The Interview Questions You Need to Ask
When handled with skill, the final minutes of a job interview can consolidate the positive impression you worked to build throughout the meeting. Conversely, an ill-prepared or awkward finale can undo much of the effort you made to earn a seat at the interview table. A fundamental part of interview research is to understand what you need to know about the opportunity before finishing the meeting.
Try these tips to add polish to your interview closure.
To prepare for a professional finish, ask yourself before the interview:
What information do I need to make a sound decision if offered this role?
Research the company’s performance, recent news and goals before the interview to minimise time spent discussing easily-gathered information and free up more time for you to demonstrate your worth.
Listen actively to the interviewer during the conversation. Asking a question that has been answered earlier – even because of nerves — could leave the impression that you are inattentive and have poor listening skills.
Determine the interviewer’s sincerity if you are invited to ask questions at the end of the interview and look for signs of impatience such as pen tapping to decide if the interviewer is genuine. If you are confident that the offer to ask questions is genuine, have the most important two or three questions ready to make the most of the opportunity.
What if I don’t have any questions at the end of an interview?
If the interviewer appears keen to wind up the interview or your questions have already been addressed, an appropriate response is, “I don’t have any questions at this time as you have covered everything off extensively, but I’d like to thank you and confirm my interest. I believe I can contribute … [conclude with a summary of the most relevant benefits you bring to the role and organisation].”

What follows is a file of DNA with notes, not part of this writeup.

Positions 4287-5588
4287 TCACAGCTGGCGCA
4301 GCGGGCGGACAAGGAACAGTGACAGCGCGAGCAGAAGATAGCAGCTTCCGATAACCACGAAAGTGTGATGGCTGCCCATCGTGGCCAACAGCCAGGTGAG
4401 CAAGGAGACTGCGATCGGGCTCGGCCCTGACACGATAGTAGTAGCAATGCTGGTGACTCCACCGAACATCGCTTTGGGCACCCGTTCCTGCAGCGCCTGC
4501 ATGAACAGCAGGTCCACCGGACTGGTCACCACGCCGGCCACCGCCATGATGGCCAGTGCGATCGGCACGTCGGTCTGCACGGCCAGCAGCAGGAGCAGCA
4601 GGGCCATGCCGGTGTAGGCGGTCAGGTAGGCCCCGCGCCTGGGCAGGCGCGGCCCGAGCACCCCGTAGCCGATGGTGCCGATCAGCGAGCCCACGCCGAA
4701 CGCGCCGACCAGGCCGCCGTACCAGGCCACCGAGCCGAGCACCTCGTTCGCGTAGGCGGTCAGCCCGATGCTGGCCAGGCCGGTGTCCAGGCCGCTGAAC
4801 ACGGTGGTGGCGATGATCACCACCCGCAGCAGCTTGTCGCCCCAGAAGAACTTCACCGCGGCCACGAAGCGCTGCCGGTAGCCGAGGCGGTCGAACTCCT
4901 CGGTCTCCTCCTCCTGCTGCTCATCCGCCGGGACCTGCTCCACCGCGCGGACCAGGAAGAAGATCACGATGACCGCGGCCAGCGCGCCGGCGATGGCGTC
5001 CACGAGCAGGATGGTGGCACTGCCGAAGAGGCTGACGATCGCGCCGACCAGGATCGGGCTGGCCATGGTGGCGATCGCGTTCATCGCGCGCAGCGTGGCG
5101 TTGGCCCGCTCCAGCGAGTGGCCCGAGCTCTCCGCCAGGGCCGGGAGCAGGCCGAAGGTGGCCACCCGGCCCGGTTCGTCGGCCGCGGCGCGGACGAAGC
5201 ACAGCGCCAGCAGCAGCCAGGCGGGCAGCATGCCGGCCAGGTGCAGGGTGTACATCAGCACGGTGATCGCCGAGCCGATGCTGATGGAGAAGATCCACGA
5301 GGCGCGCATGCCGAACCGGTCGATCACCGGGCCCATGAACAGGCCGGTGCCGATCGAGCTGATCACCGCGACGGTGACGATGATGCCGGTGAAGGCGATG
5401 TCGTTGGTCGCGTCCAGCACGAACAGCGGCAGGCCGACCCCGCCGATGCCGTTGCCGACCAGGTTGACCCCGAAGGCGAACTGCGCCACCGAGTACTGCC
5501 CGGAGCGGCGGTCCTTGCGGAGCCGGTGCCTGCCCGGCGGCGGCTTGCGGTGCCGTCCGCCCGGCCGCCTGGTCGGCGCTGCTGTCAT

The basic questions to end an interview
Basic information about the position should have been provided but ensure you know the location, any direct reports, travel requirements and the normal working hours. For instance, ‘occasional overtime’ means different things to different people. I once applied for a role and didn’t learn until the interview that, “There’s some night work involved,” meant 14 consecutive night shifts.
Ensure you leave the interview understanding the rest of the recruitment process and anticipated start date. Will you need to take half-days off your current job for medical examinations or psychological appraisals? Your prospective employer may want the soonest possible start date while your current employer might require a longer resignation period.
The useful questions to ask
One of the most valuable questions is to ask the priorities for the first six or 12 months. The interviewer will define the most important tasks and you can sell yourself and respond briefly with your specific experience and skills that address the employer’s challenges.
It can also be worthwhile to ask, “What are the first priorities on commencement?” The question helps define the employer’s immediate problems, especially if the position is new or vacant and the wish list has grown long. You will be given clues about which of your skills will be most valuable at the onset and which you can mention in response to the interviewer’s answer.
The interviewer’s opinion of company culture, values, management and decision making styles will be biased but are valuable questions that can develop a deeper understanding of how the organisation functions.
Questions to leave unasked
Avoid asking questions relating to salary and conditions until you’re the preferred candidate or the interviewer raises the subject. First interviews with a recruitment agency are often more frank in relation to salary — be prepared to discuss your current salary package and expectations.
Be wary of asking detailed questions about staff benefits and promotion – while your mission is to find out as much as you can about the company, role and prospects, you are still a candidate and need to emphasise the benefits you can bring to the company.
A popular interview closing question is, “Do you have any concerns about my ability to do the job or anything else you’d like to know?” The interviewer’s job is to determine your suitability and if he or she needs to ask more questions. Avoid planting the seed of doubt as the interviewer will be doing enough of that already!
At the conclusion of the interview, thank the interviewer for his or her time, shake hands and confirm your interest in the role. Remember to avoid phoning family and friends about the interview until well outside the building.
Preparation and practice will hone your interview skills and give you and confidence to finish each meeting with a flourish.
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